United States District Court, S.D. Indiana, Indianapolis Division
July 8, 2015
CELIA A. JARVIS, Plaintiff,
CAROLYN W. COLVIN, Acting Commissioner of Social Security, Defendant.
ENTRY ON DEFENDANT'S MOTION TO DISMISS
WILLIAM T. LAWRENCE, District Judge.
This cause is before the Court on Acting Commissioner of the Social Security Administration Carolyn W. Colvin's ("Commissioner") Motion to Dismiss Plaintiff's Complaint pursuant to Federal Rule of Civil Procedure 12(b)(1), for lack of subject matter jurisdiction under 42 U.S.C. § 405(g), and 12(b)(6), for failure to state a claim. (Dkt. No. 12) This motion is fully briefed and the Court, being duly advised, GRANTS the motion for the reasons set forth below.
In Jarvis v. Colvin, No. 1:13-cv-1373-RLY-DKL (S.D. Ind. August 27, 2013) ( Jarvis I ), Plaintiff filed a complaint seeking judicial review of the Commissioner's final decision denying her application for disability insurance benefits. On September 30, 2014, this Court issued a Judgment affirming the Commissioner's decision. ( Jarvis I, Dkt. No. 22)
In this cause of action, Plaintiff's Complaint again asks this Court to review and set aside the final decision of the Commissioner. (Dkt. No. 1) Plaintiff has not filed an application for disability insurance benefits following this Court's Judgment on September 30, 2014. Therefore, there is no final decision of the Commissioner for the Court to review that it has not reviewed previously in Jarvis I.
Subject matter jurisdiction is vested in this Court to review claims arising under the Social Security Act in 42 U.S.C. § 405(g). Section 405(g) provides that "[a]ny individual, after any final decision of the Commissioner of Social Security made after a hearing... may obtain a review of such decision by a civil action commenced within sixty days after the mailing to him of notice of such decision." Here, the Court does not have subject matter jurisdiction over Plaintiff's Complaint because there is no final decision of the Commissioner to be reviewed.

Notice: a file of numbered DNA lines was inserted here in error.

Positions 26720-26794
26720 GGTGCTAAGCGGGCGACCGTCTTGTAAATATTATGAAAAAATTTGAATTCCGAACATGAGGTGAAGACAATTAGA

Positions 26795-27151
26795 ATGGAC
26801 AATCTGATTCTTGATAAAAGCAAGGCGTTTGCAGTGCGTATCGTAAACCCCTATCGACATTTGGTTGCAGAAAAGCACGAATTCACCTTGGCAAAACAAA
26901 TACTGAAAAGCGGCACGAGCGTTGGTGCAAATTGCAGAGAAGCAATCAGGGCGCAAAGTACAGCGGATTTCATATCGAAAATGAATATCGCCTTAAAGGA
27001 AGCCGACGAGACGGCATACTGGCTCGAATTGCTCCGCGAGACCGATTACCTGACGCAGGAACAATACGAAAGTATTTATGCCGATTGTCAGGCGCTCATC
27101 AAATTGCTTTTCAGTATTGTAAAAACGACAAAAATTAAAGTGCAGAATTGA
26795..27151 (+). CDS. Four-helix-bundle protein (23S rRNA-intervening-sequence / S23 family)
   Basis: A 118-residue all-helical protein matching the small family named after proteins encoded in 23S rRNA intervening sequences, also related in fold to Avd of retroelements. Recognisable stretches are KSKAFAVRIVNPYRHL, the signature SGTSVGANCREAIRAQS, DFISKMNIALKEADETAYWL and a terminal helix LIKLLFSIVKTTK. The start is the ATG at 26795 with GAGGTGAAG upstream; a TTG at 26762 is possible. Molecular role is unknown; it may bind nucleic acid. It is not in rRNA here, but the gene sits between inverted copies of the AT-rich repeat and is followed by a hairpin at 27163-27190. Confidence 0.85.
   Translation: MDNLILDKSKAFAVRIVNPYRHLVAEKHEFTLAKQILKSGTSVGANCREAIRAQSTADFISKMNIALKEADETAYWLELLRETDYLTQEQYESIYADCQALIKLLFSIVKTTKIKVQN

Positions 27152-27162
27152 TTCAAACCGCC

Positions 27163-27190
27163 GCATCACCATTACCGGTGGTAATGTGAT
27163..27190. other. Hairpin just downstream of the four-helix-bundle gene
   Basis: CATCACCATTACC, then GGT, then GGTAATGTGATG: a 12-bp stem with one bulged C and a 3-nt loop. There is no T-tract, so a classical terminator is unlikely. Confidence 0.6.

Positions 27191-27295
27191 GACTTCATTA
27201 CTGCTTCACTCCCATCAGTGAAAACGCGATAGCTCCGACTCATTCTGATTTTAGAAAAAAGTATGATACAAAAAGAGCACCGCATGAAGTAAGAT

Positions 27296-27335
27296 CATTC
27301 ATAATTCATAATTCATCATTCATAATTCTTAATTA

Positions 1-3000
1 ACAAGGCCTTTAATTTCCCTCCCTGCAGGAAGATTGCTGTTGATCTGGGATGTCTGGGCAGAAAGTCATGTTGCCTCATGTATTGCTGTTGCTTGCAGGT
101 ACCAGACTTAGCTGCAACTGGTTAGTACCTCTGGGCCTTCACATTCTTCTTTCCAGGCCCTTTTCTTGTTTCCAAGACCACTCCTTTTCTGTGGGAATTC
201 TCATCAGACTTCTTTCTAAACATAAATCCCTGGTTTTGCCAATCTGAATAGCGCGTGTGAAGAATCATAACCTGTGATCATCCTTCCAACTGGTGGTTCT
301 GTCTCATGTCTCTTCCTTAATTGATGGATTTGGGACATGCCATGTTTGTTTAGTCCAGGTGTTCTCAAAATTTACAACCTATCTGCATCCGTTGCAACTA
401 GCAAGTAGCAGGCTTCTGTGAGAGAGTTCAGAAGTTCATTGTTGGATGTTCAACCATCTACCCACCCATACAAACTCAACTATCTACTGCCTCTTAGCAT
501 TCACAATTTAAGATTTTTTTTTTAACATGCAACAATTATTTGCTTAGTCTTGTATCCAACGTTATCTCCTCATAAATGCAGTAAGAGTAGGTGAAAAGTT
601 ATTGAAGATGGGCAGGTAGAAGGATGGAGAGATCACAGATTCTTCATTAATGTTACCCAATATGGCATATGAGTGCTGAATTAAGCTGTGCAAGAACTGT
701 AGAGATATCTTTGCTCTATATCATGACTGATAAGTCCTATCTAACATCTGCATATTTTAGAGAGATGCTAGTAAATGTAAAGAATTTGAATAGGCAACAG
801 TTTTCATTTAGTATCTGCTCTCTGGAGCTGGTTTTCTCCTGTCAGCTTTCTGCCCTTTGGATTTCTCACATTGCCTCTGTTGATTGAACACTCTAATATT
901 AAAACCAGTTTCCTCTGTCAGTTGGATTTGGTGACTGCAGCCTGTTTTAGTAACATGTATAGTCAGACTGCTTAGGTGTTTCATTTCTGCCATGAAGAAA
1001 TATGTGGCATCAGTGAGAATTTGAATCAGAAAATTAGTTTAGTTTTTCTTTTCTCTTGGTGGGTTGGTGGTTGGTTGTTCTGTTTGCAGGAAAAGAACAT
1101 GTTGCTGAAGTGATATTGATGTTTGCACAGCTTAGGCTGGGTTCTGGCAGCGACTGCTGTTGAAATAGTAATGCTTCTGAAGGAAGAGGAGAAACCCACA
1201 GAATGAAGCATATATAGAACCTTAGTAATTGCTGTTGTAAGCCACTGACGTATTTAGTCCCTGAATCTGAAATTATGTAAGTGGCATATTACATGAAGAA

In Plaintiff's Motion of Appeal (Dkt. No. 15), she asks for "reconsideration of the motion to dismiss my case for disability with Social Security." See also Plaintiff's Appeal of Dismissal (Dkt. No. 14) in which she asks this Court to "reconsider [her] case on this matter." If Plaintiff is seeking review of this Court's September 30, 2014, Judgment, the only way to do that at this point is to file a motion under Federal Rule of Civil Procedure 60(b) in Jarvis I. The Court notes, however, that Rule 60(b) relief is "an extraordinary remedy and is granted only in exceptional circumstances.'" Eskridge v. Cook Cnty., 577 F.3d 806, 809 (7th Cir. 2009) (quoting McCormick v. City of Chicago, 230 F.3d 319, 327 (7th Cir. 2000). See also United Student Aid Funds, Inc. v. Espinosa, 559 U.S. 260, 269-70, 130 S.Ct. 1367, 1376, 176 L.Ed.2d 158 (2010) ("Rule 60(b)... provides an exception to finality that allows a party to seek relief from a final judgment, and request reopening of his case, under a limited set of circumstances") (internal quotation omitted); Wehrs v. Wells, 688 F.3d 886, 890 (7th Cir. 2012) (such relief may be granted "under exceptional circumstances").
For the reasons stated above, the Commissioner's Motion to Dismiss (Dkt. No. 12) is GRANTED and the Complaint is DISMISSED for lack of subject matter jurisdiction.